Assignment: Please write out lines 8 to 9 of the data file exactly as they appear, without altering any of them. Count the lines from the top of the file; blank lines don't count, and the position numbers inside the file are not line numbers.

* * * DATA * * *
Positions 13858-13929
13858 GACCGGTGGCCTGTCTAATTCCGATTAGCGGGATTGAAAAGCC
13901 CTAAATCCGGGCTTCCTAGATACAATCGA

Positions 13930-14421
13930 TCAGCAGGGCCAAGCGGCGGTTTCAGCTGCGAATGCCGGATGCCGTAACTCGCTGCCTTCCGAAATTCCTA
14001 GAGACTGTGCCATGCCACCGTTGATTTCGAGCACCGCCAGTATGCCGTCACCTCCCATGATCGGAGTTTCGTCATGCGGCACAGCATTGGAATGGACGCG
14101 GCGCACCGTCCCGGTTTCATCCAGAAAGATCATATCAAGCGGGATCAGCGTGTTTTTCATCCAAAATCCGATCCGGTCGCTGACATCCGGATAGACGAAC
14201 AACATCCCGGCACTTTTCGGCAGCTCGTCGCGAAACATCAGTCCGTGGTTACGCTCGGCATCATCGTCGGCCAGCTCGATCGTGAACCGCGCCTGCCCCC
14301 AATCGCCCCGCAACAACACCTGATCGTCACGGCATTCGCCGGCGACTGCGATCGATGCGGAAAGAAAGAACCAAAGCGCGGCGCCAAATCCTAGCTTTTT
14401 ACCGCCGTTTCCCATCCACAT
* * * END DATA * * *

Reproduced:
14201 AACATCCCGGCACTTTTCGGCAGCTCGTCGCGAAACATCAGTCCGTGGTTACGCTCGGCATCATCGTCGGCCAGCTCGATCGTGAACCGCGCCTGCCCCC
14301 AATCGCCCCGCAACAACACCTGATCGTCACGGCATTCGCCGGCGACTGCGATCGATGCGGAAAGAAAGAACCAAAGCGCGGCGCCAAATCCTAGCTTTTT